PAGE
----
Same-sex erotic behaviour is virtually universal in human societies. Few societies that have been carefully studied have been found to yield no evidence of same-sex eroticism. One survey found that in forty-nine out of the seventy-six societies it examined, some form of same-sex sexual behaviour was socially acceptable.footnote1 But just what forms of sexuality exist and are considered acceptable varies enormously from one society to the next. Since the Stonewall rebellion in 1969, gay–lesbian movements have been rising up everywhere—including the Third World. Particularly since the 1980s, lesbians and gay men have declared their existence and formed organizations in Third World countries. Many of these people have shown extraordinary courage in being open about their lives and demanding their rights in the face of hatred and violence. Sometimes their struggle to live freely has even seemed to be directed against their own cultures and peoples, as when Zimbabwean president Robert Mugabe banned the Zimbabwe Gay and Lesbian Association from an international book fair in August 1995, condemning gays as immoral and un-African.

Mugabe did an injustice to the burgeoning lesbian and gay communities and movements of southern Africa, as well as to the traditions of Zimbabwe’s majority Shona people. In general, those who repress Third World lesbians and gay men are one-sidedly selecting from and manipulating indigenous traditions. Anti-gay attitudes do not help to free Third World peoples from outside domination. Rather, they are a single aspect of their more general suffering under the ‘New World Order’ and the current global economic crisis. Newly arising gay and lesbian movements are an aspect of Third World peoples’ efforts to reclaim and redefine their nations and cultures.footnote2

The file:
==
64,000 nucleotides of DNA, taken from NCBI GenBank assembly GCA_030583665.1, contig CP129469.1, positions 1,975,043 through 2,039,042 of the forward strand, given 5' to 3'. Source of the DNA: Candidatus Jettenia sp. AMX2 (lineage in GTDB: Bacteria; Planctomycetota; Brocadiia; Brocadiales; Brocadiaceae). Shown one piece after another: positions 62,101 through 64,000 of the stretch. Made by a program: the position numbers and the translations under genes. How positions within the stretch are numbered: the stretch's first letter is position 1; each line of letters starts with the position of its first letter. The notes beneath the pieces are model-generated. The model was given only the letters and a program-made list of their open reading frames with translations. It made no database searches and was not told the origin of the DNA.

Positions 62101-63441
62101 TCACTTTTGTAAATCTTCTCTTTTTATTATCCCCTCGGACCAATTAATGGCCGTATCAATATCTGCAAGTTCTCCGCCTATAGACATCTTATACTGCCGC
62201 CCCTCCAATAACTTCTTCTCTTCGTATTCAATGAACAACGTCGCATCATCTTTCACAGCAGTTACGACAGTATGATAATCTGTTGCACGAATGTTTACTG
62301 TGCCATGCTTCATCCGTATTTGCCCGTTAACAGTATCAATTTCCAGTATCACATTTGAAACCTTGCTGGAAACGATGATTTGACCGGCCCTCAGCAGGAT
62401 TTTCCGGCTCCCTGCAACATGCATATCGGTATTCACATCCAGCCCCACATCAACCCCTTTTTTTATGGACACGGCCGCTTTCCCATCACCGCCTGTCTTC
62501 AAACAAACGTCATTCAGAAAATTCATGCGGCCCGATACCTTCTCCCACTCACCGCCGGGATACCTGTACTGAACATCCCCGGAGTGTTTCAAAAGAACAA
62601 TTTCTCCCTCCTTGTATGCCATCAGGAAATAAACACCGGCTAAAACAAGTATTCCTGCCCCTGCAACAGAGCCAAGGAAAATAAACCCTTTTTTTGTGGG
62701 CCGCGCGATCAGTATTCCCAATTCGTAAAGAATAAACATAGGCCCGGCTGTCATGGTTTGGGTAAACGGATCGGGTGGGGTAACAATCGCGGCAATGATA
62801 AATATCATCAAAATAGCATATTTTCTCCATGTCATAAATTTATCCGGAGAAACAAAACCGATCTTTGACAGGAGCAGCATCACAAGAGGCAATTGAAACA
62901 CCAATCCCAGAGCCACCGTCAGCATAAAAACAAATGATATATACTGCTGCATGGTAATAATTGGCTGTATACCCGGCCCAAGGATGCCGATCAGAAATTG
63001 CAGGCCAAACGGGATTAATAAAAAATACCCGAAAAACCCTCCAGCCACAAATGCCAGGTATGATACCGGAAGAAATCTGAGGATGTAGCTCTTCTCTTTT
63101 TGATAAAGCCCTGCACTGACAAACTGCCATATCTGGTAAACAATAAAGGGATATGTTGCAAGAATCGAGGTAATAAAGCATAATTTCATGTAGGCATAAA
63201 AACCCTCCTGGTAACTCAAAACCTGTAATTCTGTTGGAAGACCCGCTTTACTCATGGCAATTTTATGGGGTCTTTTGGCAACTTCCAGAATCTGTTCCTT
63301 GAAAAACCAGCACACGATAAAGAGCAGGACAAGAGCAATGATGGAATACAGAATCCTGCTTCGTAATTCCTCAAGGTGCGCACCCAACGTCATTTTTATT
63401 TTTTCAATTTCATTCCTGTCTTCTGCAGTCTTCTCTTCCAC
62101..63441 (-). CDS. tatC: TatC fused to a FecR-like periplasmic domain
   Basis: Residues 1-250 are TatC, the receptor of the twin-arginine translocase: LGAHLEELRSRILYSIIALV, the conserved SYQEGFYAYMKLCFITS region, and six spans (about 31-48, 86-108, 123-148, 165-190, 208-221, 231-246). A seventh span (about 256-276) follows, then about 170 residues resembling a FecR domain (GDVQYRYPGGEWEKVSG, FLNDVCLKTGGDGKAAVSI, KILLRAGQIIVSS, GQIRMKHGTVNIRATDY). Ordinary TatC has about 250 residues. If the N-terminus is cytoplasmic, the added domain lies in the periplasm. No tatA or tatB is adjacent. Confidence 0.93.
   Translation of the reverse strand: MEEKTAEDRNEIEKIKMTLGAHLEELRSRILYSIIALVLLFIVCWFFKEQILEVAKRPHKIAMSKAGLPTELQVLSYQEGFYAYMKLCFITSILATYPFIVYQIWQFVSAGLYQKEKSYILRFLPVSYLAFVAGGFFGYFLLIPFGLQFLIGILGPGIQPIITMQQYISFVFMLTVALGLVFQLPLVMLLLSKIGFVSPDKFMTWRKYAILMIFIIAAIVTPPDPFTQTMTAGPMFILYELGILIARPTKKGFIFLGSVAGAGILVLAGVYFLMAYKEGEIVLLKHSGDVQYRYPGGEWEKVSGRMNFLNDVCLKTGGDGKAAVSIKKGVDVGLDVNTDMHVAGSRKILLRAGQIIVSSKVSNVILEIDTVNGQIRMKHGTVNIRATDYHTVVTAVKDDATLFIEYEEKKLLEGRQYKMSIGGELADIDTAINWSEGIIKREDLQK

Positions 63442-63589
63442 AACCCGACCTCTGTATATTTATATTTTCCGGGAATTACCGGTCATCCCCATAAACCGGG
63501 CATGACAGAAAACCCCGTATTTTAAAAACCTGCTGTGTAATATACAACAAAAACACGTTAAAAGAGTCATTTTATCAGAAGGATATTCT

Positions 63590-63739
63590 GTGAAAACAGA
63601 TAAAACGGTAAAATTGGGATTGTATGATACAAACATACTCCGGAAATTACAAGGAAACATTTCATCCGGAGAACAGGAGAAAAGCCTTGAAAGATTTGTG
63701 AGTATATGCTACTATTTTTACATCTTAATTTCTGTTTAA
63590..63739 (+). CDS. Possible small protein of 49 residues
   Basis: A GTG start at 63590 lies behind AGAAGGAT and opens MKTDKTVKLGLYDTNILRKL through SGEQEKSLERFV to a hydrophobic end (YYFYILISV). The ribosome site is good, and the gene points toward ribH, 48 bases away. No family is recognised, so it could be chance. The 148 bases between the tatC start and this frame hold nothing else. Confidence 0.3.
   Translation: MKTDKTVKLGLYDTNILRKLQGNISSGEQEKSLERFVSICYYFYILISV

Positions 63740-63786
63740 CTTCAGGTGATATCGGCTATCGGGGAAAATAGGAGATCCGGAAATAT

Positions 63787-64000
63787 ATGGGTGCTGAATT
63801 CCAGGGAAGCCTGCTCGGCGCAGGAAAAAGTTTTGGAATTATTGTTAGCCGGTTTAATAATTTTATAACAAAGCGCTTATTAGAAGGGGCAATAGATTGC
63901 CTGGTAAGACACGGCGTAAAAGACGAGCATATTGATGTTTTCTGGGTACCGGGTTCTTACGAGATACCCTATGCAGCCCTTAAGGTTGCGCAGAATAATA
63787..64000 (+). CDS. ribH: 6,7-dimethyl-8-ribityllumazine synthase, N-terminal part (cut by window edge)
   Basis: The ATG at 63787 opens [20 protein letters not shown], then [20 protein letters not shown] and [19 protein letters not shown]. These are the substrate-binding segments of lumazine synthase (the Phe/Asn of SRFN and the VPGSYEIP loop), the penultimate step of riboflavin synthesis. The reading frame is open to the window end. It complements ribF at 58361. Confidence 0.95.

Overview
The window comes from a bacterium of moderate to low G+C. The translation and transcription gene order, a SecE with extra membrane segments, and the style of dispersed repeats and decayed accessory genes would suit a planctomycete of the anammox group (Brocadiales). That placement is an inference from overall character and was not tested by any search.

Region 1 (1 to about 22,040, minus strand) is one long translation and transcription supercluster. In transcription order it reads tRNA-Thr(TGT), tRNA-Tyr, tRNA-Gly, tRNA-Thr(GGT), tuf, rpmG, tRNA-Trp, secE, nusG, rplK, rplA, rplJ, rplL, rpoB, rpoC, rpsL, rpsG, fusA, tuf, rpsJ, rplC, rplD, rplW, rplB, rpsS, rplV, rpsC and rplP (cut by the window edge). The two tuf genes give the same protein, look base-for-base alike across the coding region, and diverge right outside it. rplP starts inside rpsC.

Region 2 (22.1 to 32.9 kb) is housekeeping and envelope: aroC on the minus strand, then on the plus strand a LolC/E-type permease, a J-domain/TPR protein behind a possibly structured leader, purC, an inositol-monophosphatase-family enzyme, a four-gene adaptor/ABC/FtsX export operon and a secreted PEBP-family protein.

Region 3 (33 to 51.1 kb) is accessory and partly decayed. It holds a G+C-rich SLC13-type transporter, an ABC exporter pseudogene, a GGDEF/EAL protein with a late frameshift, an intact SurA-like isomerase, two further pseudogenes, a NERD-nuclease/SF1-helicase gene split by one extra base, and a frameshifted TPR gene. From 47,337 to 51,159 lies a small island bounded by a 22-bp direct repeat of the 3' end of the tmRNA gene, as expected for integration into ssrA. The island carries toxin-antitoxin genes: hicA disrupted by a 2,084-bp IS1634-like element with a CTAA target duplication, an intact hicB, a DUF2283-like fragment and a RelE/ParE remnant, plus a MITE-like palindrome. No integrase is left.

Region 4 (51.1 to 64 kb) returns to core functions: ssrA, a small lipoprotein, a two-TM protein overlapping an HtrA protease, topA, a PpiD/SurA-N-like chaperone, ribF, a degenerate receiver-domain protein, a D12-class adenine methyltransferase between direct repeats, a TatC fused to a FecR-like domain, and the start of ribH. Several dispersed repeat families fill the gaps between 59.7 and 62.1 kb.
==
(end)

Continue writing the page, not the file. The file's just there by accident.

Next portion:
There are various reasons why it is difficult to create an analysis and strategy for gay–lesbian liberation in the Third World. When compared to the history of homosexuality in the West, same-sex eroticism in the Third World has been little studied, and many of the studies which do exist, mostly dating from the past decade or so, have been by Europeans, North Americans and Australians. Much data, particularly from old ethnographic studies, is tainted by racial and sexual prejudice. Even present-day activists and scholars in the Third World have sometimes translated European and North American gay–lesbian writings rather than theorize from their own research and experience. Another problem is the enormous diversity of both Third World social formations and cultures, and of sexualities in different classes or milieus even within a single country. Virtually the only thing that unites Third World countries, after all, is domination by imperialism which has had a fairly strong unifying effect on their economic structures, a somewhat lesser impact on other aspects of their social structures, and perhaps the most diverse and varying effects on their cultures, including their sexuality.

The starting points for Third World same-sex eroticism were the very varied indigenous sexualities of Asia, Africa and the Americas. Many indigenous kinship-based cultures of Africa and the Americas had same-sex eroticism of a ‘transgenderal’ type, in which certain people took on the social roles and characteristics of a different gender. By contrast, Islamic West and Central Asia and North Africa, where slaves and city dwellers were often cut off from their original communities and kin, had same-sex sexualities that were largely age- and class-defined: male youths and slaves in these cultures sometimes took on ‘passive’, ‘feminine’ sexual roles. In the past five centuries, however, Third World sexual cultures have been overlaid by European and North American conquest and domination. Indigenous sexualities have often been suppressed or reshaped; different European and North American sexualities have been imposed or imported; and new, unique sexualities have emerged.